I grew up visiting and exploring Sanibel Island, Florida, with my best friend’s family during summer vacations. I’ve always remembered how much fun we had on these trips and I couldn’t wait to take John here as part of our road trip adventure. We only spent two days in Sanibel, but there is enough to see and do on Sanibel and Captiva Islands to easily spend a week.
Here is my Weekender’s Guide to Visiting Sanibel Island!
Periwinkle Park Campground
If you are planning on camping while exploring Sanibel Island, make sure to plan ahead. There is only one campground and it fills up quickly. They also do things very “old school.” You can’t make reservations online and they don’t have multiple phone lines, so be prepared to hear a busy signal when you call (hopefully you remember what that sounds like and you don’t think the world is coming to an end). They also don’t accept credit cards, so after you temporarily reserve a spot by phone, you have to mail in a check in order to finalize your reservation. The park workers may then forget to email you confirming they received your check and reservation sending you into a small panic attack. Or maybe that’s just me…
The campground itself is okay; we’ve stayed at better and we’ve stayed at worse. John and I really prefer less-developed campgrounds that offer more privacy (if this is what you’re looking for, Periwinkle is not the campground for you). However, with it being the only campground on the island, unless you want to rent a house or stay at a resort, that’s what you get.
Exploring Sanibel Island on Bike
After you get settled in, stroll on over to Billy’s Bike Rentals and grab yourself a bicycle. I’ve heard you can also call and have your bikes delivered, but it was just a short walk from our campground and we thought we could both use the exercise.
The guys at the shop are super laid back and friendly and they will probably cut you a really good deal on your bicycle rental (they let us keep our bikes for two days but only charged us for one!) This is definitely the best way to explore the island and avoid all the traffic.
Sanibel has a beautiful (and flat!) bike path that spans the whole island. It’s paved and separate from the road. In Sanibel, cyclists rule. We rode our bikes everywhere while we were there. We even decided to ride the 15 miles to Captiva island—which I wouldn’t recommend unless you are an avid cyclist, not two out-of-shape adventurers like us. John nearly died.
A Visit to Captiva Island
Now, I would recommend going to Captiva Island even if it’s just for a half day. It’s an easy and short (car) ride unless the traffic is heavy. The beaches are prettier and less crowded on Captiva compared to Sanibel (or at least they were when we visited).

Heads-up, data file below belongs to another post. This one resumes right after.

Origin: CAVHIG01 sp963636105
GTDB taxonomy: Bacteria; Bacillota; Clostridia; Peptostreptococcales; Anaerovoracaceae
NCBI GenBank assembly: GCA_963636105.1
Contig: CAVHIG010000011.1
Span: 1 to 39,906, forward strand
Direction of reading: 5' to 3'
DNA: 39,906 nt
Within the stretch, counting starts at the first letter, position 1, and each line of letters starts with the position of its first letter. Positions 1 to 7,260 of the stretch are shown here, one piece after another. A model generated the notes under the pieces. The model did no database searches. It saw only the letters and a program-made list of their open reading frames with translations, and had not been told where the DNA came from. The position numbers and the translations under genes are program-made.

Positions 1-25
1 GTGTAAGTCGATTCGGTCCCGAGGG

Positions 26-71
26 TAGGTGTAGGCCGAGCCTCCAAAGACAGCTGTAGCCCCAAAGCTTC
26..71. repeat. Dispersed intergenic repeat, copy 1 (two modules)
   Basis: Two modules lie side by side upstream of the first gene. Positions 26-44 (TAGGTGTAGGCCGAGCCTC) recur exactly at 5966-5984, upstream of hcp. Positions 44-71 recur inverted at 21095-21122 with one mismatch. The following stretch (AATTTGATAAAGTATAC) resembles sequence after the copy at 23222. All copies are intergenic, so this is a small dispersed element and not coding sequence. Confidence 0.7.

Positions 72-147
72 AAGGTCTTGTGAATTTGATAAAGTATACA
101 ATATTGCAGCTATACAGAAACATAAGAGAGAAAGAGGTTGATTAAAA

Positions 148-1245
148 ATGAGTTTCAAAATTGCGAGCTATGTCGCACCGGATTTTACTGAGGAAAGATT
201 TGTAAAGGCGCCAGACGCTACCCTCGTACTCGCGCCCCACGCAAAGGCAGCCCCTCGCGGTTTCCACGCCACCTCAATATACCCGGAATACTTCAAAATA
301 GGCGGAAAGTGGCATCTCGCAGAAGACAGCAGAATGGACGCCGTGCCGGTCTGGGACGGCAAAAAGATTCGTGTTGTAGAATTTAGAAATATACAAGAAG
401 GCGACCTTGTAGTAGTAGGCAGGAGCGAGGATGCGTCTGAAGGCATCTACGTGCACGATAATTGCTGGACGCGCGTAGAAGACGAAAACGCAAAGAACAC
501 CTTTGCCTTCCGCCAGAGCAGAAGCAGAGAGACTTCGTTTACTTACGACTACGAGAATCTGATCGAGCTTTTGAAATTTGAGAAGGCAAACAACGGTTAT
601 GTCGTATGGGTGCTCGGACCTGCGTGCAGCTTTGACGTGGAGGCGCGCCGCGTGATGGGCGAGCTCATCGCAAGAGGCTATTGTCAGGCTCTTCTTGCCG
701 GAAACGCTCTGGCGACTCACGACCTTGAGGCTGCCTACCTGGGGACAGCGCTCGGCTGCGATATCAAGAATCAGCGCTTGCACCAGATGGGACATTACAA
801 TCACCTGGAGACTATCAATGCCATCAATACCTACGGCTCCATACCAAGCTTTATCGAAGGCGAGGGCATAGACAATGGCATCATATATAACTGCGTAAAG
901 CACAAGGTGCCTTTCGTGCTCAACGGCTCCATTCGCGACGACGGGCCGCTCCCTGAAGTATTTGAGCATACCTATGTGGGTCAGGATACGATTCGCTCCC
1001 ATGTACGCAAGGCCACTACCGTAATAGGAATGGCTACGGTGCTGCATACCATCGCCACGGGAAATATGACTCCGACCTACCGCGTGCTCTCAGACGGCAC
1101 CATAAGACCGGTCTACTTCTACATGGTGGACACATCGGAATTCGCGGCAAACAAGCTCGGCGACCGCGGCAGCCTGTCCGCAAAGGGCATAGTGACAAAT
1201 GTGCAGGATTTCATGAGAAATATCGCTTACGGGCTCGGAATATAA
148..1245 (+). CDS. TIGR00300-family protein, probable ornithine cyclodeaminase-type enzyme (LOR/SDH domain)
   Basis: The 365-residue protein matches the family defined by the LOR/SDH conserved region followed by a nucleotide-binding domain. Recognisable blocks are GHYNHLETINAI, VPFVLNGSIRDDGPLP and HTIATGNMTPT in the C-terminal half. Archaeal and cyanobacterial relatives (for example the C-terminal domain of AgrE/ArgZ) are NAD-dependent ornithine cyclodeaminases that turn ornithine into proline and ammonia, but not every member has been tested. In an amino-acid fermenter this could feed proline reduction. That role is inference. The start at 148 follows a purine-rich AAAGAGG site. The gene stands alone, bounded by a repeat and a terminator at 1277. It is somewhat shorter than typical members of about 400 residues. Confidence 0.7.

Most of the beach entry points are private though, so make sure you stick to the public access points, which are well marked. The water during our visit to Captiva was a beautiful turquoise color. There are also some fun/funky shops and restaurants on Captiva like the Bubble Room. A visit to this island makes for a great afternoon of relaxing and exploring.
(A note from John: the Bubble Room is super creepy. All the servers wear some sort of scouting uniform and there’s an abundance of scary-looking dolls hanging from the walls. Worth a stop, but be prepared for nightmares.)
Seashell Capital of the World
Spend a morning looking for seashells. Sanibel has some of the best shelling in the world. The curved shape of the island along with the strong currents in the Gulf of Mexico make it perfect for receiving tons of seashells. You don’t even have to try very hard to find loads of beautiful intact shells. If you want to shell from the beach, low tide is the best time…just remember, leave those live shells be!
Exploring Sanibel Island: The Wildlife
Visit J.N. Ding Darling Wildlife Preserve. It’s one of the country’s largest undeveloped mangrove ecosystems. It’s also a great place for bird watching. Roughly 245 different bird species call this place home. My favorite bird to spot is the Roseate Spoonbill, which you can see here at the right time of year.
You’ll also probably see turtles, snakes, and alligators on a good day. When we visited Sanibel, it was towards the end of the island’s super-busy season but the Ding Darling Preserve was empty! John and I felt like we had the whole place to ourselves. We were able to ride our bikes all along their trail system without seeing many other people.
There’s also a 90 minute tram tour you can take that is guided by a naturalist. Just make sure you plan accordingly because the wildlife drive is closed on Fridays. You can check out their website for more details on trip planning. It will let you know when the best times of year to visit are depending on the birds you’d like to see.
Lastly, spend lots of time relaxing on the beach! After all that’s why we visit islands right? Pro-tip: ride your bike to the beach. Every public beach charges a lot of money to park. If you ride your bike, you get to park it for free. Bowman’s Beach and Lighthouse Beach are great choices and great for shelling too!
Have you visited Sanibel Island? What is your favorite thing to do there? If you are planning a trip and have any questions let us know! We are happy to help if we can.